September 24, 2022

US Judge rules lawyers must face suit over illegal sex video

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By Katheryn Hayes Tucker, From Daily Report


A judge has ruled that a lawsuit can go forward against two lawyers whose client made an illegal video of a sexual encounter with the chairman of Waffle House Inc.

Waffle House Chairman Joe Rogers Jr. has sued the lawyers who represent his former housekeeper and personal assistant, Mye Brindle, alleging that they were involved in her decision to make a video of her employer naked in his bathroom and bedroom, without his consent, and then tried to use it to extort money from him.

Judge Robert Leonard II of Cobb County Superior Court on Wednesday denied motions by the two lawyers, David Cohen and John Butters, to throw out Rogers’ lawsuit.

Leonard granted a motion to dismiss Rogers’ lawsuit against a third lawyer, Hylton Dupree Jr., and his firm, Dupree & Kimbrough. Leonard ruled that Dupree was not brought in until later in the case and could not have been involved in the making of the video.

Rogers has alleged that Cohen and Butters sent Brindle to their investigator, from whom she acquired a “spy” camera disguised as a cellphone and used it for the video recording.

Earlier in the case, Leonard viewed the video at the request of Brindle’s lawyers and issued an order saying that the video was made illegally because Georgia law requires the consent of both parties in video recordings. The law requires only one party be aware when audio recordings are being made. Leonard’s order also said Brindle had made the video with assistance from her lawyers, Cohen and Butters. Leonard further noted in that order that the sexual activity between Rogers and Brindle appeared to be consensual, undermining Brindle’s claim that she had been sexually harassed and abused by her employer.

Rogers’ complaint against the lawyers includes a letter from Cohen asking for a financial settlement for Brindle’s sexual harassment claims. That letter spawned litigation in Cobb and Fulton counties between Brindle and Rogers.

Leonard noted that in their dueling lawsuits, what Brindle’s lawyers called a demand letter is what Rogers’ lawyers called an extortion letter. Leonard described it as “not merely a run-of the-mill demand letter,” noting it threatened dire outcomes if the dispute was not settled, including media attention, public focus, injurious publicity, criminal charges, lengthy incarceration and divorce and destruction of families.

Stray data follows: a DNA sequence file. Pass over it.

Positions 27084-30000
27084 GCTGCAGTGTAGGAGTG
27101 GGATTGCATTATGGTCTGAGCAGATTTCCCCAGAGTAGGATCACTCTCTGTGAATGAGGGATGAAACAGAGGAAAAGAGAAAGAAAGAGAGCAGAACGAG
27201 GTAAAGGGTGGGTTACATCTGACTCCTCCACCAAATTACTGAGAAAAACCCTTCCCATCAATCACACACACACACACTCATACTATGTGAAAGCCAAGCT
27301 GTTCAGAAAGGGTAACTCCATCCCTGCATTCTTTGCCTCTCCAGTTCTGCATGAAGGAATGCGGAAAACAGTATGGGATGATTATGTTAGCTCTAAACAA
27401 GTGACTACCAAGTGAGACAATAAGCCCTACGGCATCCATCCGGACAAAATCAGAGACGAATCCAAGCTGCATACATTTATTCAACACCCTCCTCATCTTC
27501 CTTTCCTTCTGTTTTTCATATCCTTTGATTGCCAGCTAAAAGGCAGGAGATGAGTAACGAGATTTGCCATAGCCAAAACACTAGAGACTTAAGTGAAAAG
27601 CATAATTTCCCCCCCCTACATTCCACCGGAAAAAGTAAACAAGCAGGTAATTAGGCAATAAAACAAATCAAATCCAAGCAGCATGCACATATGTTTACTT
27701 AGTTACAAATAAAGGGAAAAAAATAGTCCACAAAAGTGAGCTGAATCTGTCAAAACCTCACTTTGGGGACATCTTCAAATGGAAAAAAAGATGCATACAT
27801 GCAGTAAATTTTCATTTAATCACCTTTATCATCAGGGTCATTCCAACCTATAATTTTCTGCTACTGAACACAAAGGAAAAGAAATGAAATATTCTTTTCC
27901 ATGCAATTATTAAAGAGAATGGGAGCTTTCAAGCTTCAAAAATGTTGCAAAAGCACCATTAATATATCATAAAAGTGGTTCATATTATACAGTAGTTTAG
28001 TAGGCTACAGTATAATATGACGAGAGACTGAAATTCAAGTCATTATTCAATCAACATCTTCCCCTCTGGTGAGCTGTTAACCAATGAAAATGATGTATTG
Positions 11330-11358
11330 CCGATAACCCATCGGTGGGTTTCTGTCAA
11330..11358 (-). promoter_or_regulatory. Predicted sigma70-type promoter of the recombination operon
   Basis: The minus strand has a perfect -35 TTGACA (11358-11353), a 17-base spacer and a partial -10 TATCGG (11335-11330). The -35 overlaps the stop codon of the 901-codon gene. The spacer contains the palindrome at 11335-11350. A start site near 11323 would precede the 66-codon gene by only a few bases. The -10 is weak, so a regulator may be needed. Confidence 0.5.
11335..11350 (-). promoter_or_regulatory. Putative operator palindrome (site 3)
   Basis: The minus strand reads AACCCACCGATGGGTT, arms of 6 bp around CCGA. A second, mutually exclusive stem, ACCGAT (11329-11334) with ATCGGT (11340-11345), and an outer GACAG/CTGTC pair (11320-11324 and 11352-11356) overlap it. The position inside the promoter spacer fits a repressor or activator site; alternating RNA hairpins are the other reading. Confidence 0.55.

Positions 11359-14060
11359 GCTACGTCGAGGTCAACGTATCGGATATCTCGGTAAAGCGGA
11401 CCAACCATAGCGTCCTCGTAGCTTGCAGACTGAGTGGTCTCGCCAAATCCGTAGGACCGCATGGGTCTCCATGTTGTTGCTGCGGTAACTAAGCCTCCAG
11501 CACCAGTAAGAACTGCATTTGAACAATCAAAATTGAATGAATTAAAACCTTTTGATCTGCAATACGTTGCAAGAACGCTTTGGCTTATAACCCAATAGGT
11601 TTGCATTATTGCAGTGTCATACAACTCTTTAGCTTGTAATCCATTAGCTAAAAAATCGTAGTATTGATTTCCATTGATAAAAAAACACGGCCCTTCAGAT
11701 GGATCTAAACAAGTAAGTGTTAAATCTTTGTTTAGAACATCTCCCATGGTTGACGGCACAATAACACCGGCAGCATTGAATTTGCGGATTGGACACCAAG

“This court has struggled mightily to arrive at the order being entered here,” Leonard wrote in Wednesday’s order. “These are serious issues and serious allegations that by letting them go forward, have the potential to cost these parties considerable sums of money, do damage to their reputations and may ultimately threaten their livelihood as lawyers.”

“However,” Leonard went on to write, “this court did not put them in the situation they are faced with.”

The lawyers were not available Thursday afternoon for comment.

The lawyers and the client have given differing accounts about the planning and making of the video, Leonard noted in a 2013 order. Cohen has said in open court that he sent Brindle “to see an expert,” Leonard’s order said, while Brindle testified “that Mr. Cohen and Mr. Butters both attended the meeting with the expert.”

Leonard’s order tracks the history of pending litigation that started in 2012 and has gone before at least 10 judges in Cobb and Fulton counties as well as the Georgia Court of Appeals.

The litigation started after a failed mediation attempt. “It is undisputed,” Leonard noted, that Rogers and his counsel—Robert Ingram and Jeffrey Daxe of Moore Ingram Johnson & Steele—participated in mediation on Sept. 14, 2012, with Brindle and her lawyers: Cohen, Butters and Dupree. The session ended unsuccessfully, Leonard noted, after Rogers offered $100,000 to Brindle as severance, and her lawyers demanded $12 million.

Leonard made a point in Wednesday’s order of saying the case was not about the breakdown of mediation or the wide disparity in the parties’ offers. “A multimillion-dollar demand to Joe Rogers would be roughly equivalent to a few thousand dollars to an average wage earner,” Leonard wrote. Rather, the judge said, the issue is “information came to light that supports a conclusion that a party obtained evidence in violation of Georgia law, and that party may have obtained her counsel’s advice and assistance in obtaining that evidence.”

Leonard also gave a nod to the death Saturday of U.S. Supreme Court Justice Antonin Scalia by using one of his famous phrases: “Any attempt to re-frame the issue in this litigation to one of the reasonableness of the mediation demand is an exercise in jiggery-pokery.”

The case is Rogers v. Cohen, No. 14-1-4143-53.

IMAGE: Judge Robert D. Leonard II John Disney/Daily Report

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